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Investment banks rely extensively on grids to dramatically increase throughput for their calculations for analytics (especially risk). The traditional design pattern involves executing compute intensive workflows where jobs require movement of large data files to the compute nodes, calculation results creating files which then are again consumed by the next job in the flow. Increasingly, the pattern is shifting to running short lived tasks where the bottleneck is data i.e. the time spent to move data back and forth between compute nodes can be overwhelming - turning a compute bound job to be a IO bound one. For instance, real time pricing for financial derivative instruments could just take a few milliseconds, but, the time required for the data transfer could be hundreds of milliseconds.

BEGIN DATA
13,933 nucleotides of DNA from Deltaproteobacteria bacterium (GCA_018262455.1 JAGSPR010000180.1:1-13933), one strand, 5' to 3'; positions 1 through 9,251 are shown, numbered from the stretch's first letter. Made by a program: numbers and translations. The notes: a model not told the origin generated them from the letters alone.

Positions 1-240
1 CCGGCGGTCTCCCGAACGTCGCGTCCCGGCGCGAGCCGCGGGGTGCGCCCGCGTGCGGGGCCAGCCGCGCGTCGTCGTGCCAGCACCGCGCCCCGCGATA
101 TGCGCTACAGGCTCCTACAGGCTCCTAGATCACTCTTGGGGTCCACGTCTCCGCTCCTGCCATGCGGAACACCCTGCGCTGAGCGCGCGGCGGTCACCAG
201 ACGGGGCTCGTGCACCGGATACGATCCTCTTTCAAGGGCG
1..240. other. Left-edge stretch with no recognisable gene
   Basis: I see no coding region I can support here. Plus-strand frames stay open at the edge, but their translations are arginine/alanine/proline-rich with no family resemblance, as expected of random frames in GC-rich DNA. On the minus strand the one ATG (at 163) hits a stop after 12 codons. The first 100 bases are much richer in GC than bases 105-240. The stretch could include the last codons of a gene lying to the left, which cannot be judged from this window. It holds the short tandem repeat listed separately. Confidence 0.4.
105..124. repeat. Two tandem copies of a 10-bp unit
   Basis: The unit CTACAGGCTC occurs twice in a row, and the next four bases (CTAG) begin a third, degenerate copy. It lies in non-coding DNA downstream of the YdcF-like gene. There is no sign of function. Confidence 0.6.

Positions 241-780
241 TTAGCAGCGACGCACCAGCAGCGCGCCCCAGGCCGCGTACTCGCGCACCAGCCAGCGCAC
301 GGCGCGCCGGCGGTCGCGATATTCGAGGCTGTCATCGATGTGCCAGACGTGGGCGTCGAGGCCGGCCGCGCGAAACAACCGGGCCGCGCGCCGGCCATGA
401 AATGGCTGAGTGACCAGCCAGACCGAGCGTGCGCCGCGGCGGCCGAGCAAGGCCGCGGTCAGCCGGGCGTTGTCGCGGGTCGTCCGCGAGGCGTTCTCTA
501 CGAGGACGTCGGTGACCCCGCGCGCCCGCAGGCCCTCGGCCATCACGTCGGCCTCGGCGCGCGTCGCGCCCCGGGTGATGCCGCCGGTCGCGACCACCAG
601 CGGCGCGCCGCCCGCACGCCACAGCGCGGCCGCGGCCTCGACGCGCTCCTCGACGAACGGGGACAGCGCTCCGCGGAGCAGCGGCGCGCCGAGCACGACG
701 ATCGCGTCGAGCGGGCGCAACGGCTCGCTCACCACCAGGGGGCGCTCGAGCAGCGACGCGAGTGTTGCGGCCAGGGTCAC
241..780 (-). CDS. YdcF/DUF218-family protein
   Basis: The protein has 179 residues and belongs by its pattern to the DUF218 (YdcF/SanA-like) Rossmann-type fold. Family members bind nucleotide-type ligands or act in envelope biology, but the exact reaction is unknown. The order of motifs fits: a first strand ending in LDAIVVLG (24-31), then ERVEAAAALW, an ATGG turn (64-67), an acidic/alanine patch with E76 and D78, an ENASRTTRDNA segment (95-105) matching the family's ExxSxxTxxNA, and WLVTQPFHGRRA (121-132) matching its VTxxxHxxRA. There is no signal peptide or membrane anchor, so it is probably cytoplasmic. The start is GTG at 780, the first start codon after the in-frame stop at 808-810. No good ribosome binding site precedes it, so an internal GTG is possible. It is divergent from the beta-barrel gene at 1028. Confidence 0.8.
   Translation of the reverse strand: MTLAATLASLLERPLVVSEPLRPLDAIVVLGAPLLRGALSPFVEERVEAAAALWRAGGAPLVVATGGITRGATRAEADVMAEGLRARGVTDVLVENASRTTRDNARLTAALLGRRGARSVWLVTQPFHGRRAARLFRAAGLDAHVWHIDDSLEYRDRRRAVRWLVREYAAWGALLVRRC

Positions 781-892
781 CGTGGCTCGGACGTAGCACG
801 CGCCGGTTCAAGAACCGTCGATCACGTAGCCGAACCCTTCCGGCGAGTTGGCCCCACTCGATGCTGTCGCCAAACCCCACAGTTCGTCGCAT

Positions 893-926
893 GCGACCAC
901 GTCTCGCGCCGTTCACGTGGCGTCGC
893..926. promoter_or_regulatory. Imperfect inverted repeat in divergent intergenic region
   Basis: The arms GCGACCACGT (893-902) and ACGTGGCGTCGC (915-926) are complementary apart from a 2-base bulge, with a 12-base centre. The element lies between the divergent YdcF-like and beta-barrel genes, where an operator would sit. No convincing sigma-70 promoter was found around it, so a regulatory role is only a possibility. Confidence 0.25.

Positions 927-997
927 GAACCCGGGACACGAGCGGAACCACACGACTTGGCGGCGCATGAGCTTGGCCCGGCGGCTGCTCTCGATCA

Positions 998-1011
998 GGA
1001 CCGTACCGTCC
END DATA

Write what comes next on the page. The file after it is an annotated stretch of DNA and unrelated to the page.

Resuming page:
The talk focuses on one architectural pattern gaining popularity - move the compute to the data. The data is partitioned in grid memory across many nodes and the compute task is routed to the node with the right data set provisioned based on the data hints it provides during launch.
We discuss the features of the main-memory based data grid solution that uses different data partitioning policies such as hashing or data relationship based to manage data across a large cluster of nodes. We also discuss techniques for rebalancing data and behavior across the Grid nodes to achieve the best throughput and lowest latency.